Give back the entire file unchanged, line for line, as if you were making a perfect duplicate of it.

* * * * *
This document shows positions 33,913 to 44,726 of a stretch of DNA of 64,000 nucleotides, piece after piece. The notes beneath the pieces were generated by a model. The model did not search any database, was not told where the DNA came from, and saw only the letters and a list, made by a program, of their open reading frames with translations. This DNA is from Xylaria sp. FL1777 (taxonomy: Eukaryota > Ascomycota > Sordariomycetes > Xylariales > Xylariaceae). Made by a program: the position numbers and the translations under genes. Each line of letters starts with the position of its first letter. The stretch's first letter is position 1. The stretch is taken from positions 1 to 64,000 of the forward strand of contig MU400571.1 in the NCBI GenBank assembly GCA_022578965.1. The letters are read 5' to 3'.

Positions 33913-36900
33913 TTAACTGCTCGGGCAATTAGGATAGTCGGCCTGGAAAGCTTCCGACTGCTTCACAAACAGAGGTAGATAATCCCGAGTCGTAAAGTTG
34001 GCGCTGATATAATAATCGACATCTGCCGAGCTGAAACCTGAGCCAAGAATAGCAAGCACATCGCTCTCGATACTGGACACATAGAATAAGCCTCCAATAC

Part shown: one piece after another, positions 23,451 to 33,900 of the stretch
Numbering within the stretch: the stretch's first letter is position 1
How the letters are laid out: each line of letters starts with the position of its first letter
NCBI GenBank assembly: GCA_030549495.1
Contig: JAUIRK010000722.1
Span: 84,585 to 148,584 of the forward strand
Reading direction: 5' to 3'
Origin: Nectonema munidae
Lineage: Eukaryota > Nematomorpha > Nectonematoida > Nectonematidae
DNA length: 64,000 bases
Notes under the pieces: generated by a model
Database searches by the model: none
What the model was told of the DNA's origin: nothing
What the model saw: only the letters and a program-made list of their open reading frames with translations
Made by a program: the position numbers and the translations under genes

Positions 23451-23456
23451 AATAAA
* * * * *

This document shows positions 33,913 to 44,726 of a stretch of DNA of 64,000 nucleotides, piece after piece. The notes beneath the pieces were generated by a model. The model did not search any database, was not told where the DNA came from, and saw only the letters and a list, made by a program, of their open reading frames with translations. This DNA is from Xylaria sp. FL1777 (taxonomy: Eukaryota > Ascomycota > Sordariomycetes > Xylariales > Xylariaceae). Made by a program: the position numbers and the translations under genes. Each line of letters starts with the position of its first letter. The stretch's first letter is position 1. The stretch is taken from positions 1 to 64,000 of the forward strand of contig MU400571.1 in the NCBI GenBank assembly GCA_022578965.1. The letters are read 5' to 3'.

Positions 33913-36900
33913 TTAACTGCTCGGGCAATTAGGATAGTCGGCCTGGAAAGCTTCCGACTGCTTCACAAACAGAGGTAGATAATCCCGAGTCGTAAAGTTG
34001 GCGCTGATATAATAATCGACATCTGCCGAGCTGAAACCTGAGCCAAGAATAGCAAGCACATCGCTCTCGATACTGGACACATAGAATAAGCCTCCAATAC

Part shown: one piece after another, positions 23,451 to 33,900 of the stretch
Numbering within the stretch: the stretch's first letter is position 1
How the letters are laid out: each line of letters starts with the position of its first letter
NCBI GenBank assembly: GCA_030549495.1
Contig: JAUIRK010000722.1
Span: 84,585 to 148,584 of the forward strand
Reading direction: 5' to 3'
Origin: Nectonema munidae
Lineage: Eukaryota > Nematomorpha > Nectonematoida > Nectonematidae
DNA length: 64,000 bases
Notes under the pieces: generated by a model
Database searches by the model: none
What the model was told of the DNA's origin: nothing
What the model saw: only the letters and a program-made list of their open reading frames with translations
Made by a program: the position numbers and the translations under genes

Positions 23451-23456
23451 AATAAA